We all suspect too much of an artificial substance can’t be good. It’s just not natural.

Perhaps it’s time to start taking your daily vitamins from food, not from bottled pills.

Over to you. Have you successfully replaced a vitamin pill with real foods before?

Read more: , , , , , , ,

Photo Credit: Thinkstock

have you shared this story yet?

some of the best people we know are doing it

162 comments

+ add your own
4:19AM PDT on Apr 30, 2014

Thank you

1:04AM PST on Feb 3, 2014

Thank you :)

8:42AM PST on Jan 27, 2014

Wow....thanks

11:38PM PST on Jan 20, 2014

Of course I would prefer to get all my nutrients from food, it is much more fun to eat a delicious meal than to swallow a pill (or in my case, iron tonic which tastes foul) but I am prone to anemia and at my doctors recommendation, I drink iron tonic. I do eat red meat, but can't afford to eat it very often and I love green leafy vegetables but they are also expensive.

It is unfortunate that in my part of the world, processed and unhealthy food is cheaper than healthy, whole foods (not in all cases, but many) and we have to make up for our lack of nutrients with supplements. Like I said, it is much more fun to get your nutrients from a delicious meal than swallowing a pill and I think that most people would agree with me. I don't drink iron tonic every day, only a couple times a week but without it I start to feel very lethargic, can't think straight and my heart and respiratory system feel like they are under a strain.

What a shame that healthy whole food can't be cheaper and processed foods couldn't be more expensive? It would solve a lot of the western worlds obesity problems.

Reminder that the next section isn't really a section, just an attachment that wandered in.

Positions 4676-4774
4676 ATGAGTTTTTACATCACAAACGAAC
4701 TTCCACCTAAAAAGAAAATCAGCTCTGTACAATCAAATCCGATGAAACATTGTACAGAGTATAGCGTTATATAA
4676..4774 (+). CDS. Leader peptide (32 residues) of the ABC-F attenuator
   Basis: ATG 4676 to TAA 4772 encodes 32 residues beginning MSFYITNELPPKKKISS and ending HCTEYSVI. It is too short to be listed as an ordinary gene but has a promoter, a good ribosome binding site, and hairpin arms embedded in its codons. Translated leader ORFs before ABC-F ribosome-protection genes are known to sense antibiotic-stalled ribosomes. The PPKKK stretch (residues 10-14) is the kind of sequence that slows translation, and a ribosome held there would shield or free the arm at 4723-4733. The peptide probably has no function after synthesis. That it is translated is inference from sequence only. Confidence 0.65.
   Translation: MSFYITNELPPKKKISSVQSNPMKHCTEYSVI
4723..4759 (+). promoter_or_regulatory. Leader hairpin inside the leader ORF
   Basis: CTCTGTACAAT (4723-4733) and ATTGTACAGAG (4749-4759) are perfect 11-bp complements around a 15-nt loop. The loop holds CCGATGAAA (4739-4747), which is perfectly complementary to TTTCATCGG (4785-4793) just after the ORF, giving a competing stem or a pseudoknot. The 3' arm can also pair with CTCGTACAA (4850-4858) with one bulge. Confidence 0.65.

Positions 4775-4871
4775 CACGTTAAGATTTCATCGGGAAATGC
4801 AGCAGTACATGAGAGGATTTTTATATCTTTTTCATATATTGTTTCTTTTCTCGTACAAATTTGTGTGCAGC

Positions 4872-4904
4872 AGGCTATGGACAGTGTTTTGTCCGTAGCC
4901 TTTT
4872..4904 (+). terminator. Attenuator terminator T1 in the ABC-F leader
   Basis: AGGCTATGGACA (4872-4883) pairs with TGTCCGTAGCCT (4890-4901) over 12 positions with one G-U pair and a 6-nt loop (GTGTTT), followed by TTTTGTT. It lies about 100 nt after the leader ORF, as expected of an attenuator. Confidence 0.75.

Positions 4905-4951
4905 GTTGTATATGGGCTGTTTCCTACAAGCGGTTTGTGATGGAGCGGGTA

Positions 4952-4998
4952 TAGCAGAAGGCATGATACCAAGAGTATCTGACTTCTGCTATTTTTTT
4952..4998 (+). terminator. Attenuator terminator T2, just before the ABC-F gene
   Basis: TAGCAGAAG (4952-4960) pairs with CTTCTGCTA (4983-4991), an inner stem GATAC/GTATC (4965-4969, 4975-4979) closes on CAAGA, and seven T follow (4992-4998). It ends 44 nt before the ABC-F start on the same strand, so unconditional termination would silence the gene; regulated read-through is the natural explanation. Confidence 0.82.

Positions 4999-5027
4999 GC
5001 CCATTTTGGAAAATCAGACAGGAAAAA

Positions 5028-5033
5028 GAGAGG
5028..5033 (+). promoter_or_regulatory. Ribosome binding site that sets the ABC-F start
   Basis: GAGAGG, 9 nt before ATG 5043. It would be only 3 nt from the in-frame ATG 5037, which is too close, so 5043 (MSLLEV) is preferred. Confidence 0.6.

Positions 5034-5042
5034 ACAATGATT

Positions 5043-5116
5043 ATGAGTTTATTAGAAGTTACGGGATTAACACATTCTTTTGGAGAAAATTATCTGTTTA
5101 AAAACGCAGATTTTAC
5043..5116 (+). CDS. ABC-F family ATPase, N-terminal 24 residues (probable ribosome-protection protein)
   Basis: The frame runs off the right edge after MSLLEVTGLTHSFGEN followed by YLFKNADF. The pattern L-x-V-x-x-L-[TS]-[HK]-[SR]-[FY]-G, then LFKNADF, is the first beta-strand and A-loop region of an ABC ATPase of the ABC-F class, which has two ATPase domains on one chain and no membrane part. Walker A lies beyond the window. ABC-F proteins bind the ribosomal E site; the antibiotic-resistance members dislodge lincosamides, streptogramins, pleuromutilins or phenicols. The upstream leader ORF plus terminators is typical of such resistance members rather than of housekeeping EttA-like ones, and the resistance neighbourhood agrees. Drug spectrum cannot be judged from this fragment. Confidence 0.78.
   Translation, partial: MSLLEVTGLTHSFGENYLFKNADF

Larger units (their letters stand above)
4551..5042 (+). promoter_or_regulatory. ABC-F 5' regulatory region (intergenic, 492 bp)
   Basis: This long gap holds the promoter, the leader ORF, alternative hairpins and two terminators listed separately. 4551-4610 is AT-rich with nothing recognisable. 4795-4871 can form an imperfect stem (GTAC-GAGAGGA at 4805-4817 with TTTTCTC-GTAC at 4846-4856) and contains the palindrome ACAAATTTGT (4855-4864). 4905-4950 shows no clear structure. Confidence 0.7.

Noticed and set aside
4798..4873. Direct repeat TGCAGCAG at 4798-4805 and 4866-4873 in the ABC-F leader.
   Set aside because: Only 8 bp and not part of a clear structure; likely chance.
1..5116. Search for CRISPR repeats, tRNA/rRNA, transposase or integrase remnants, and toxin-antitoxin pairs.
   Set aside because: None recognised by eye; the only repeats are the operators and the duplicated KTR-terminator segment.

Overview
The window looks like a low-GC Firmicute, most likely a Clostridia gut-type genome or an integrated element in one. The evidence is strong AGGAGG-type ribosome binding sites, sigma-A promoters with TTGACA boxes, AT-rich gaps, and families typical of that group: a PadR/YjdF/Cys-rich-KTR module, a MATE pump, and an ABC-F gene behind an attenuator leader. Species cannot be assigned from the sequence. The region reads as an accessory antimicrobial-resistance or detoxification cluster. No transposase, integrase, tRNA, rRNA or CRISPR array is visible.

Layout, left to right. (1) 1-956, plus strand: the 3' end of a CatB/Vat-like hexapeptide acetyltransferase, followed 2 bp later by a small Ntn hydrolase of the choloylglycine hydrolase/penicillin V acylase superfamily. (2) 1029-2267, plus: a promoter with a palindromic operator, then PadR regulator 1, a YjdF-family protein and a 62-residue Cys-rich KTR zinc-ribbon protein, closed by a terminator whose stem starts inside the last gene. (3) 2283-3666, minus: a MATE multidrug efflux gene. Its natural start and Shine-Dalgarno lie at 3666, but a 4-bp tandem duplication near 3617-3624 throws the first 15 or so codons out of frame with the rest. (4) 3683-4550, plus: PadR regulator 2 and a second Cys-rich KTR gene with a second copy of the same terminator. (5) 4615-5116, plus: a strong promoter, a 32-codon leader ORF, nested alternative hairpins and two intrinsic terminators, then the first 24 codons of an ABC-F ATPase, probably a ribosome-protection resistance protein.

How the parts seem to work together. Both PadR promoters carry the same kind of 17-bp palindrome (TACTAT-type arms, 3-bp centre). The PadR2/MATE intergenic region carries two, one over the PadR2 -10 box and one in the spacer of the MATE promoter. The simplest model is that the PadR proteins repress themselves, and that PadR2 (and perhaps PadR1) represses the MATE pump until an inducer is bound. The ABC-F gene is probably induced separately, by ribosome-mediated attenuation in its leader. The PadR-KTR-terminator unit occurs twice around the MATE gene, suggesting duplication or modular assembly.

12:10PM PST on Jan 20, 2014

Balance of nutrients has always nagged at me when taking supplements and I've finally decided it's best to find out where and how to get it from a whole food instead of someone's idea of what is needed. Just eat well and let the body sort it out.

11:00PM PST on Jan 16, 2014

As a lover of mysteries should this actual DNA change be possible from taking vitamins I see potential for a criminal.

10:54PM PST on Jan 16, 2014

Have mercy, chemicals in organics, chemicals in tea, palm oil good....palm oil bad etc etc etc. Apparently, just like the poem I wrote in high school, everything is dangerous and now it's going to change your DNA as well. It's exhausting, all this endless danger, danger, danger and I can see myself giving up from burning out from all this negative information. le sigh

5:27PM PST on Jan 16, 2014

Noted

3:47PM PST on Jan 16, 2014

I would LOVE to get all my nutrients from food- but even if I ate all organic everything I would still end up deficient in magnesium and selenium and many other nutrients because our soil is so dreadfully depleted by generations of crappy farming practices. If you want to take vitamins READ THE LABELS carefully and don't buy "bargain" versions as they're likely to be not only synthetic but may not contain anything useful at all. Good vitamins and supplements are useful and very helpful indeed.

1:54PM PST on Jan 16, 2014

thanks

add your comment



Disclaimer: The views expressed above are solely those of the author and may not reflect those of
Care2, Inc., its employees or advertisers.

ads keep care2 free

Recent Comments from Causes

But of course. How many bills do they get for littering, peeing in public and many other things. Let's…

Thrilled for Meriam and her family! Really hope that one day - everyone, everywhere, will be free to…

meet our writers

Lindsay Spangler Lindsay Spangler is a Web Editor and Producer for Care2 Causes. A recent UCLA graduate, she lives in... more
Story idea? Want to blog? Contact the editors!
ads keep care2 free

more from causes

Animal Welfare

Causes Canada

Causes UK

Children

Civil Rights

Education

Endangered Wildlife

Environment & Wildlife

Global Development

Global Warming

Health Policy

Human Rights

LGBT rights

Politics

Real Food

Trailblazers For Good

Women's Rights




Select names from your address book   |   Help
   

We hate spam. We do not sell or share the email addresses you provide.